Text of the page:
The Textures of Israel that Reshaped the Textures of Me / Erica Mitchell, Yahel Social Change Program Participant

Photos are representations of things we’ve seen and places we’ve been. They reveal feelings through images; these images depict the texture of my Israel.

Sigd was an important event for it taught me more about my Ethiopian Israeli neighbors. I could feel the importance of this holiday by going to Jerusalem to celebrate it.

I see these views every day. They represent Gedera to me. When I think of my home here in Israel, these are the backdrops I see.

In Tel Aviv I was able to find the balance I needed in order to connect all parts of myself. I was able to find the hustle and bustle of a city while I was also able to feel the beauty of the Israeli community. Although many complexities exist in the Israeli society, Tel Aviv can be a temporary escape from constantly having to feel overwhelmed with emotion. Tel Aviv allowed me to feel extremely happy and energetic while also still connected to Israel and a new type of Judaism.

This picture from our visit to a Lone Farm in the Negev shows one perspective on the complex  situation that exists there. On one hand, the Bedouins are being displaced from their own land through this process, however, on the other hand, families such as the one we visited here are able to live out their dream and start their own farms.

The Bedouin population and situation in the Negev is one that touched me. Having lived here for many years and having had their land taken away from them, Bedouins face many hardships. Most of their villages are unrecognized and the ones that are recognized still do not provide enough resources. By visiting one recognized village, one unrecognized village, and one township (a town set up by the government), I was able to learn a lot about the role of the Bedouin population in this country. I learned things on this trip that I had never heard of before, and for that I am thankful. Without this experience I would never have been able to learn the entire truth about the existence of Bedouins in Israel.

Jerusalem is a complicated city. I have had many changing and conflicting opinions about Jerusalem. No matter where I stand, Jerusalem is an extremely important city that is meaningful to almost everyone. Jerusalem is a city that people all over the world talk about and the fact that I got to spend as much time as I have there, really shaped my perspective. I was able to visit and see the different experiences of those in Jerusalem. I was able to learn first hand about the Haredi community and I saw the day to day life of those who live there. Being exposed to such different communities has allowed me to keep an open mind, however, has left me in complete confusion regarding my thoughts on this city.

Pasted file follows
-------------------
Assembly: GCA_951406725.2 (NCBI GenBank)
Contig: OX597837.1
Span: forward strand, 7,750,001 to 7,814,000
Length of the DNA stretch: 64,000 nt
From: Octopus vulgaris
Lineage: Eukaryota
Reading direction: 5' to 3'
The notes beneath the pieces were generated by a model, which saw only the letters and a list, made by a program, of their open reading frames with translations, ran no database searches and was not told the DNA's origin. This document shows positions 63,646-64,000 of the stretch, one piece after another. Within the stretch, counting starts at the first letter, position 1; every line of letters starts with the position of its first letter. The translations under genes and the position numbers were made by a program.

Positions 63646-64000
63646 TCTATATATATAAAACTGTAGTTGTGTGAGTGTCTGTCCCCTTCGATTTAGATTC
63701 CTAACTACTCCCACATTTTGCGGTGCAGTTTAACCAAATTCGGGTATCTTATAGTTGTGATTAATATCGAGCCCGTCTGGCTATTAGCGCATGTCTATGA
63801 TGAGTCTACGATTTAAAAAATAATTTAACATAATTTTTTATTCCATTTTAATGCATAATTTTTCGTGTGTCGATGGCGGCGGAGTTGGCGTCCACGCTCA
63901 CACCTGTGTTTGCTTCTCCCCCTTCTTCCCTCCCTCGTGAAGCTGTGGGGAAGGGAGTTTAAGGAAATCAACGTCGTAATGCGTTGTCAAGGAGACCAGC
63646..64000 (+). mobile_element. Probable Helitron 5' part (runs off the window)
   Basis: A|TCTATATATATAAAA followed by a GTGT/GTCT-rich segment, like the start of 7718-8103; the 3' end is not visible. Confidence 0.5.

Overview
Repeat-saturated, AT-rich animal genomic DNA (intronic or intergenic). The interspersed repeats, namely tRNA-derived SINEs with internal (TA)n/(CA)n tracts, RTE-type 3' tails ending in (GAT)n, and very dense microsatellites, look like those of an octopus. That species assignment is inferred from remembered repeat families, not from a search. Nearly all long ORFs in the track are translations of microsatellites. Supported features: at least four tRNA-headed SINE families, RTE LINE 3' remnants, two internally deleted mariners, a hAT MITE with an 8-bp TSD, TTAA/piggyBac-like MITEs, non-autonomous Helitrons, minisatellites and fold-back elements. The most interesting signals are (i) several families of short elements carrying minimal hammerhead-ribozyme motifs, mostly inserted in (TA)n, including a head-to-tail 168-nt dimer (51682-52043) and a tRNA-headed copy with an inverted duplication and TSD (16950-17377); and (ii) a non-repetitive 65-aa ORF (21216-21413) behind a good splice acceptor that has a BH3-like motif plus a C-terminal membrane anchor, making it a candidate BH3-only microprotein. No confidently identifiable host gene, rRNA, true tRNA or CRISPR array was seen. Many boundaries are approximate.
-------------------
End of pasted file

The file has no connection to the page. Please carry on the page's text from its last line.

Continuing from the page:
The North is a beautiful, peaceful place. It feels so far away from the rest of the country due to its green color and its soothing ambiance. We came here during the Operation Cloud Pillar in the fall so the North will always symbolize somewhat of an escape for me. Here, the complications of the sirens were nonexistent and we were able to enjoy our stay at Kibbutz Hanaton. We were also fortunate enough to visit a Druze community and see how olives are harvested. Being amongst the beauty of the olive grove I fell in love with the North.

The Negev is like nothing I have ever seen before in my life. It is vast, mysterious, inspiring, and moving. It captivated me from the minute I saw it. Never before had I experienced such an incredible and extraordinary landscape. Being there inspired me as well as showed me how wonderful the world can be. The texture of the Negev is something that will stay with me forever. It looks and feels magical while also being filled with such complex situations and lifestyles,  like the conflict between Gurion’s vision of settling the Negev and the complexities I mentioned before with Bedouin communities. It is hard to reconcile the two sides, however, the complexities reveals its beauty. To be so sought after, the Negev must be a special place.

The textures of my Israel stem from how I have come to recognize this place as having something more to it. No matter where I am, who I am with, I feel that my life is meaningful. I am part of something here. I feel connected to this country and every day I am more amazed with the beauty I see. Whether I am seeing a new part of the country or experiencing the Israeli hospitality, I feel accepted and at home.

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